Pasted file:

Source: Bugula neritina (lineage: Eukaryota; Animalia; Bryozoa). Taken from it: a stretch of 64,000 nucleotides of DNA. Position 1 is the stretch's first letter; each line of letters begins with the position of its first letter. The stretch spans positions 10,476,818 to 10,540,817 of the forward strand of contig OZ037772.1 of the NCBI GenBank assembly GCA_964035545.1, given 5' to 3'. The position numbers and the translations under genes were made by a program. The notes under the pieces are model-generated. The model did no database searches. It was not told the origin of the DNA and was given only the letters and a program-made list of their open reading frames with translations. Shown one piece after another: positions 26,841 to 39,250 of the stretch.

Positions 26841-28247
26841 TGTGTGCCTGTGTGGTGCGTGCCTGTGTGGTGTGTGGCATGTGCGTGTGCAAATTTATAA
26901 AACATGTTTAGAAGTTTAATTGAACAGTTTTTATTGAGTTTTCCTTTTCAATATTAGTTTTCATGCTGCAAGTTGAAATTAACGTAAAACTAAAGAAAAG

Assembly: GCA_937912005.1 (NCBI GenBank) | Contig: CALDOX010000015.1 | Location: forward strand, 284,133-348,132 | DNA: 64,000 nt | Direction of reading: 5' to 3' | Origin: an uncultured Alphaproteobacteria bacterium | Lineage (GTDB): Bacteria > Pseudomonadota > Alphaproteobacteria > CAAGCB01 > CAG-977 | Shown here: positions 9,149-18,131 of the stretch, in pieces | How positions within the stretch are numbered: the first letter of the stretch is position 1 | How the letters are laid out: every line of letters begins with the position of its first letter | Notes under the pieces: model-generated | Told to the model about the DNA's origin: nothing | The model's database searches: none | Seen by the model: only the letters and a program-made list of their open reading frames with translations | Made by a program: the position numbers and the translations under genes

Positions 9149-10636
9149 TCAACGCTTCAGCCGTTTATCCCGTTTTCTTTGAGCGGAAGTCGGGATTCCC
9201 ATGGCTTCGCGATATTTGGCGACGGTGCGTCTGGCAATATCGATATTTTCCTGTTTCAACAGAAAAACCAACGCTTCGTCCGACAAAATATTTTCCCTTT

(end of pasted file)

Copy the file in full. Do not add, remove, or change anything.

Source: Bugula neritina (lineage: Eukaryota; Animalia; Bryozoa). Taken from it: a stretch of 64,000 nucleotides of DNA. Position 1 is the stretch's first letter; each line of letters begins with the position of its first letter. The stretch spans positions 10,476,818 to 10,540,817 of the forward strand of contig OZ037772.1 of the NCBI GenBank assembly GCA_964035545.1, given 5' to 3'. The position numbers and the translations under genes were made by a program. The notes under the pieces are model-generated. The model did no database searches. It was not told the origin of the DNA and was given only the letters and a program-made list of their open reading frames with translations. Shown one piece after another: positions 26,841 to 39,250 of the stretch.

Positions 26841-28247
26841 TGTGTGCCTGTGTGGTGCGTGCCTGTGTGGTGTGTGGCATGTGCGTGTGCAAATTTATAA
26901 AACATGTTTAGAAGTTTAATTGAACAGTTTTTATTGAGTTTTCCTTTTCAATATTAGTTTTCATGCTGCAAGTTGAAATTAACGTAAAACTAAAGAAAAG

Assembly: GCA_937912005.1 (NCBI GenBank) | Contig: CALDOX010000015.1 | Location: forward strand, 284,133-348,132 | DNA: 64,000 nt | Direction of reading: 5' to 3' | Origin: an uncultured Alphaproteobacteria bacterium | Lineage (GTDB): Bacteria > Pseudomonadota > Alphaproteobacteria > CAAGCB01 > CAG-977 | Shown here: positions 9,149-18,131 of the stretch, in pieces | How positions within the stretch are numbered: the first letter of the stretch is position 1 | How the letters are laid out: every line of letters begins with the position of its first letter | Notes under the pieces: model-generated | Told to the model about the DNA's origin: nothing | The model's database searches: none | Seen by the model: only the letters and a program-made list of their open reading frames with translations | Made by a program: the position numbers and the translations under genes

Positions 9149-10636
9149 TCAACGCTTCAGCCGTTTATCCCGTTTTCTTTGAGCGGAAGTCGGGATTCCC
9201 ATGGCTTCGCGATATTTGGCGACGGTGCGTCTGGCAATATCGATATTTTCCTGTTTCAACAGAAAAACCAACGCTTCGTCCGACAAAATATTTTCCCTTT